Meconopsis is a genus of flowering plants in family Papaveraceae, comprising about 40 species. It is an annual, biennial or perennial herbaceous plant, bearing spring or summer flowers.
Meconopsis cambrica (Welsh Poppy) is a perennial plant, native to south-western England, Wales, Ireland and western Europe. It grows well in damp, shady places on rocky ground, and soil that is on the acid side of neutral. The flower comes in appealing yellow or orange with four petals, and hairy green sepals that falls off quickly after the flower opens. It is self-seeds and can be invasive, spreading easily from the numerous small black seeds that produced in the summer.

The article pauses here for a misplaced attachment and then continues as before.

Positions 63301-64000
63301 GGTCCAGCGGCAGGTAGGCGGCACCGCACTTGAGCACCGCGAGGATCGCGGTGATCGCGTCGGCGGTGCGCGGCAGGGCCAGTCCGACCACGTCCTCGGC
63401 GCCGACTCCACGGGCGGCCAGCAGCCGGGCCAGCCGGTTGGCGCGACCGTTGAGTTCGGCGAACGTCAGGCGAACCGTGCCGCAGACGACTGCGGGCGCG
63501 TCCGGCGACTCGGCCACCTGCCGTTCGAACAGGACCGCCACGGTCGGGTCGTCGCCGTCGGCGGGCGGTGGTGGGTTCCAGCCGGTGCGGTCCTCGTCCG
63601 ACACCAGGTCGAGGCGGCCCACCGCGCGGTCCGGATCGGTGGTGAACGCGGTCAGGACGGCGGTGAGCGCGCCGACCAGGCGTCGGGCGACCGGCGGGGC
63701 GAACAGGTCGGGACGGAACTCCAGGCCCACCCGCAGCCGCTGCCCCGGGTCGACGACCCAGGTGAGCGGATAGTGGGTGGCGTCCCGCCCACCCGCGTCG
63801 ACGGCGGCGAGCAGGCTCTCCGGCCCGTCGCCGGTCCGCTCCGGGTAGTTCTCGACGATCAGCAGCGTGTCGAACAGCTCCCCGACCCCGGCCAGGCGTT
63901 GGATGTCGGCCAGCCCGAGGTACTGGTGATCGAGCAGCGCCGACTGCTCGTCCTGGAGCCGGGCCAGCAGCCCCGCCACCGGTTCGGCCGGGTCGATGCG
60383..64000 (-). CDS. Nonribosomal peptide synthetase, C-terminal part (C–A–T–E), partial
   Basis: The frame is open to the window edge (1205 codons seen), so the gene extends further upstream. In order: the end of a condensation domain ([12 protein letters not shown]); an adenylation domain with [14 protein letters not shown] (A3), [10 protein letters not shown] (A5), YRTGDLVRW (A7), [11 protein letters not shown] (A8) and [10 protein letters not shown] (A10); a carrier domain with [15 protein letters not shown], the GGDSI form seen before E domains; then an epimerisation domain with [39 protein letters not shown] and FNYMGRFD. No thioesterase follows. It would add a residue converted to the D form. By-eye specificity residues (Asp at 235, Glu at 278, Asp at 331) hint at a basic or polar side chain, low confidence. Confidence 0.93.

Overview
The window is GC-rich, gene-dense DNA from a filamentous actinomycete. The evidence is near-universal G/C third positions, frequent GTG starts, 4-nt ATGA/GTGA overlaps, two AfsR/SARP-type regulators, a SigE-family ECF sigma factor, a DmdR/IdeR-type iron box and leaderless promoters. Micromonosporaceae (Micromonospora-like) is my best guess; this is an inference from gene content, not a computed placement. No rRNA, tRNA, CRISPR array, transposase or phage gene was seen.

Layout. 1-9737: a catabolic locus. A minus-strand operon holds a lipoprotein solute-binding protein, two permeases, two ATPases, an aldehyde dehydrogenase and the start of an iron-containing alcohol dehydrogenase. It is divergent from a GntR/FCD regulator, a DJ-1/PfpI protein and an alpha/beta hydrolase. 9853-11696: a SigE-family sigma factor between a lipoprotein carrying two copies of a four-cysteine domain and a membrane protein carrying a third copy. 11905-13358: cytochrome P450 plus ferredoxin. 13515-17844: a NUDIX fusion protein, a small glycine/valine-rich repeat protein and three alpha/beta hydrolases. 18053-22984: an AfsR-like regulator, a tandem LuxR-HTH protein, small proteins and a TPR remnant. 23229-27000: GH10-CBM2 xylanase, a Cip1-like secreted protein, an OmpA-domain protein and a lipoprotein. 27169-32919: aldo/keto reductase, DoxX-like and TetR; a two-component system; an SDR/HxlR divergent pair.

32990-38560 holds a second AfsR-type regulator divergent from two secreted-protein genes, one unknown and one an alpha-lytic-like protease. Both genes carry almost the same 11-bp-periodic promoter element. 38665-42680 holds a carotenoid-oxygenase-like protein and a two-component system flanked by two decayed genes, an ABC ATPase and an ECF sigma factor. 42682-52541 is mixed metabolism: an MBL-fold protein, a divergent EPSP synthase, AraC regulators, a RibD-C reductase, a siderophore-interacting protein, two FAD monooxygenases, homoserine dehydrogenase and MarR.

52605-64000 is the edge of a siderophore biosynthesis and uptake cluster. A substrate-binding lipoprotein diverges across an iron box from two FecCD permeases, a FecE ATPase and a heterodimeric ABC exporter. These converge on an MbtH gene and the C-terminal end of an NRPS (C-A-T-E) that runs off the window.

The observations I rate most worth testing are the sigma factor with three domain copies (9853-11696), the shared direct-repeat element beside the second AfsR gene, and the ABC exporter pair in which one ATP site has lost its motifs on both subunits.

Meconopsis grandis (Blue Poppy) is a clump-forming perennial, producing blue-purple flowers in summer. It is also the national flower of Bhutan.
Meconopsis aculeata is a perennial prickly plant, native to specific areas of Pakistan and India, in the west Himalayaa. It bears dark purplish blue flowers and is highly valued as a medicinal plant, which due to over-collection has placed it as an endangered species.
Meconopsis betonicifolia (Meconopsis Baileyi, Himalayan Blue Poppy) is a perennial plant producing large, bright blue flowers in early summer.
Plant Meconopsis in partial shade, in fertile, moisture-retentive but well-drained, neutral to acid soil. Propagation is by seed in spring and division after flowering. Slugs, snails and downy mildew can affect the growth of Meconopsis.